Needy families lose critical Legal Help through Budget Cuts
December, 2011: Recently passed legislation to fund federal agencies for 2012 drastically reduces funds to help low-income persons who face domestic violence, the loss of their housing, and loss of income.
Legal Aid of Western Ohio (LAWO) helps these persons through 32 counties in western Ohio. LAWO and its partner law firm, Advocates for Basic Legal Equality (ABLE), are law firms that provide free comprehensive legal services to low-income persons. Through their efforts, domestic violence clients secure protection orders, families maintain their homes against the threat of eviction, and households secure income through unemployment compensation and government assistance available during difficult financial times.
The legislation that US Congress passed and President Barack Obama signed into law combines funding for several agencies into an omnibus appropriations bill. The bill reduces funding for the Legal Services Corporation – which funds legal aid programs throughout the country – by over $56 million dollars.
LAWO and its clients will be hard hit by this major reduction in funding. A $56 million cut in LSC funding reduces LSC’s budget to its 2007 level and follows a 4 percent budget cut LSC received in 2011.
“The cuts will equate to a 15 percent reduction in funding for our services, or approximately $550,000 from what LAWO received in 2010,” said Kevin Mulder. “This is yet another blow to our 2012 budget and our ability to serve clients facing serious legal issues.”
LAWO and ABLE have been struggling to maintain their services to clients in the wake of other cuts. Over the last four years, the funding available to the firms from their other major funding source – The Ohio Legal Assistance Foundation – has decreased from $7.7 million in 2007 to a projected $3.5 million in 2012.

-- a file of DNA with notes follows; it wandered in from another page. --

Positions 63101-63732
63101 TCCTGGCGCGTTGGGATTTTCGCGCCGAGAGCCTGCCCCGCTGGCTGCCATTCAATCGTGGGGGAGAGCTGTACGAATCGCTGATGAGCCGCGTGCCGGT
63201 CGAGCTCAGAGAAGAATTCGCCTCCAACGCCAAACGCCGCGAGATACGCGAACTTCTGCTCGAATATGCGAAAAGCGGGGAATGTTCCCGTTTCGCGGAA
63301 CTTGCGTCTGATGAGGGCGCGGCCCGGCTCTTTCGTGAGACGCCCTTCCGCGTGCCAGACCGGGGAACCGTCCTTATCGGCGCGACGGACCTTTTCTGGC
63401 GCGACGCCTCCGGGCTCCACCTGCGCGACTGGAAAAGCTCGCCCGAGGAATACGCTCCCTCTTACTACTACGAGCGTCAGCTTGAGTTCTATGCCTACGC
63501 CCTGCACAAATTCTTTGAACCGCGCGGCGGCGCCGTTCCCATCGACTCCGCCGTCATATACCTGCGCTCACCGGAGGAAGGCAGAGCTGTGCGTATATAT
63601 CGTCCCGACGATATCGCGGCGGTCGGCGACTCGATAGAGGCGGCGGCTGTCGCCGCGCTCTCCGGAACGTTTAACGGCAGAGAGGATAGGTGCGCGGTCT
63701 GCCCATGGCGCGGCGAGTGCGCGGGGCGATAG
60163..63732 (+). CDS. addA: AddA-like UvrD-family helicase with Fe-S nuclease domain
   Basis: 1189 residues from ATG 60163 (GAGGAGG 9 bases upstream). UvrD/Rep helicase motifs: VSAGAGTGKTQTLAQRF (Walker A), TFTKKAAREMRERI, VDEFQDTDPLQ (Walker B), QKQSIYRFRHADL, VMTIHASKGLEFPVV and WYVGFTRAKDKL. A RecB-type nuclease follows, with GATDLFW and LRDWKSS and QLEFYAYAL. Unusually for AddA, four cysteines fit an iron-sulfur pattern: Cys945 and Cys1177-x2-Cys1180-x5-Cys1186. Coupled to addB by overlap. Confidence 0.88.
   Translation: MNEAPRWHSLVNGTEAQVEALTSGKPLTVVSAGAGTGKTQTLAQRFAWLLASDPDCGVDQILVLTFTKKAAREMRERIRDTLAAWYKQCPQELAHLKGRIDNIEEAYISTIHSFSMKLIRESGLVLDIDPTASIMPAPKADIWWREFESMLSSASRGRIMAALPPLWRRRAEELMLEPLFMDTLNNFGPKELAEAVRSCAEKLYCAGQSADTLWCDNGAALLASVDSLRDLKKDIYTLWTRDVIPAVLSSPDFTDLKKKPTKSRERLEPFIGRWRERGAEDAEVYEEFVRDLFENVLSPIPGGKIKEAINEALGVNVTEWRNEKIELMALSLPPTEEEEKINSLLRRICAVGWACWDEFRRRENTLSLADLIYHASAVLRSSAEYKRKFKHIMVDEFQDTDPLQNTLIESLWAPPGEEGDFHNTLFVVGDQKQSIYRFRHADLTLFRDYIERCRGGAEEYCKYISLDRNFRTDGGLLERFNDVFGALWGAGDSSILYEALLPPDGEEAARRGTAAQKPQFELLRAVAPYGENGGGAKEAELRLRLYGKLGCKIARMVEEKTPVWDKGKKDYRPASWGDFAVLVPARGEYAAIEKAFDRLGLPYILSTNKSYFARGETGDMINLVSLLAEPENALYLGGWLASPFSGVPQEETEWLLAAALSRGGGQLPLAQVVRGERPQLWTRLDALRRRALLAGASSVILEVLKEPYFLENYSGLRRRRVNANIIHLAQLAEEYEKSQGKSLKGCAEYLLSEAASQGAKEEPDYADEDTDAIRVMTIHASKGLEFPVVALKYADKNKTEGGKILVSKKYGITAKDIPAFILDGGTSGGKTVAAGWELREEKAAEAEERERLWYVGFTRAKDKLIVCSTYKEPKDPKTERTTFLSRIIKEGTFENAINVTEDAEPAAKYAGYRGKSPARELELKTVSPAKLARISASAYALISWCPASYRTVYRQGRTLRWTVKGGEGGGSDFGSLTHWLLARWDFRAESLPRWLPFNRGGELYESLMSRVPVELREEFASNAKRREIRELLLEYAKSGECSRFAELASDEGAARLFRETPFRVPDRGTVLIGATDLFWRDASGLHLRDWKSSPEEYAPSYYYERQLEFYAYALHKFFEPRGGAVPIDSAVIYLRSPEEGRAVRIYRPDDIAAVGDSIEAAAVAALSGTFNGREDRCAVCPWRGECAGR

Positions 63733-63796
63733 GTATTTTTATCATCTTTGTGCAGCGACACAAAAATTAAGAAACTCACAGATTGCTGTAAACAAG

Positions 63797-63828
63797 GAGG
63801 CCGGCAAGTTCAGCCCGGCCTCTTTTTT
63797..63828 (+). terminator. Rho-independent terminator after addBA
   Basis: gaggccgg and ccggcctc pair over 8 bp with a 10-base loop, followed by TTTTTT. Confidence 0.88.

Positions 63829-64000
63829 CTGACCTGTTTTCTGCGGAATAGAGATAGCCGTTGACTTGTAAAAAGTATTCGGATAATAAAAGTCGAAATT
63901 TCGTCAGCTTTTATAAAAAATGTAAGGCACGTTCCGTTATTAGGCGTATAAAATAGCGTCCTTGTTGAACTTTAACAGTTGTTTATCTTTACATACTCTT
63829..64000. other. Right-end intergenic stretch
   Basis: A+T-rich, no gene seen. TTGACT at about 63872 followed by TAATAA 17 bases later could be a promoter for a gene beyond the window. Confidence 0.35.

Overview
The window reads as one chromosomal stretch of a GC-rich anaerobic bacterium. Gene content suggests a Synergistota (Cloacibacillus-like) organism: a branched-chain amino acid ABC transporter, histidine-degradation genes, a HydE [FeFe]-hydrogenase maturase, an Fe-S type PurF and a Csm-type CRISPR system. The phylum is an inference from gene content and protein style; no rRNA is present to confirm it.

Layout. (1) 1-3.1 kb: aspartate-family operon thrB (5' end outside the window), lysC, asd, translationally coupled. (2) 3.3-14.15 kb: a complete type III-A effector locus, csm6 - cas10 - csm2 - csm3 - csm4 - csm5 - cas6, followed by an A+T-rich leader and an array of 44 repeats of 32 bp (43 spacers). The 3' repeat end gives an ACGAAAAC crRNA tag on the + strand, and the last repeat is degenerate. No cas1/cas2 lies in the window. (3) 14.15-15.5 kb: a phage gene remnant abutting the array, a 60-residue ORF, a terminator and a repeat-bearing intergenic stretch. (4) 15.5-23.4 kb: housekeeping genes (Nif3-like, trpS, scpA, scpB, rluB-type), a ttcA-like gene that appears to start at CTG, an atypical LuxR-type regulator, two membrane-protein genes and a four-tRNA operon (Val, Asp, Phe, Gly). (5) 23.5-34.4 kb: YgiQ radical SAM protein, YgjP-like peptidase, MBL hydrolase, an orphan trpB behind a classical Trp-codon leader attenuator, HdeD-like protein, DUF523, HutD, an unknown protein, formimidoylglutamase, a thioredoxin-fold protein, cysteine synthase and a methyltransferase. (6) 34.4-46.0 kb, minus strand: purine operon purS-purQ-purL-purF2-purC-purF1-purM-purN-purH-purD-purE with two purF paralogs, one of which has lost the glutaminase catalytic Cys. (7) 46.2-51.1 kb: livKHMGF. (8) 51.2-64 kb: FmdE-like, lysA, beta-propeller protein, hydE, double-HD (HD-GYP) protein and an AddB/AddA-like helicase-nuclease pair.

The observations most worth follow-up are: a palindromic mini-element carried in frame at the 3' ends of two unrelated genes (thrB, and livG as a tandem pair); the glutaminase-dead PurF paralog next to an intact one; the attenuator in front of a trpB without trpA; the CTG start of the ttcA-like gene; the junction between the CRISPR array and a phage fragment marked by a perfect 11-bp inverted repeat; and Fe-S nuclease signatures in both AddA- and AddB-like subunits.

“Up until now we’ve been able to do things to absorb the reductions in funding without significant reductions in staff, allowing us to maintain client services,” Mulder remarked. The firms have suspended contributions to the employee retirement program, suspended across-the-board salary increases, not replaced vacant staff, and asked employees to pick up more of their healthcare benefits.
To address budget shortfalls for 2011, ABLE and LAWO closed their 10 offices on Monday, November 14, 2011 and on Wednesday, November 23, 2011. “These closures require our employees to take mandatory unpaid furloughs on these two days,” says Joseph Tafelski, executive director of ABLE.
In addition, the legal aid staffs are asked to each take three additional unpaid furlough days through the remainder of 2011. “We truly regret any inconvenience these closures may cause our clients,” says Tafelski. “Our approach is to minimize the impact on clients and services as much as possible, while also accommodating our staff to the best of our ability.”
Unfortunately, the cuts will not end with furlough days. The two firms have reached the point where cutting staff is inevitable. “We have already seen reductions in staff by not filling vacant positions; however, we are now at a point where we will be laying off individuals – including our attorney staff,” says Tafelski. With less staff, it will be harder to provide the level of services communities have been used to receiving.
“We are aggressively looking for other funding to support our programs,” added Mulder. “Our operations will be leaner, but we will continue to help people get the justice they deserve.”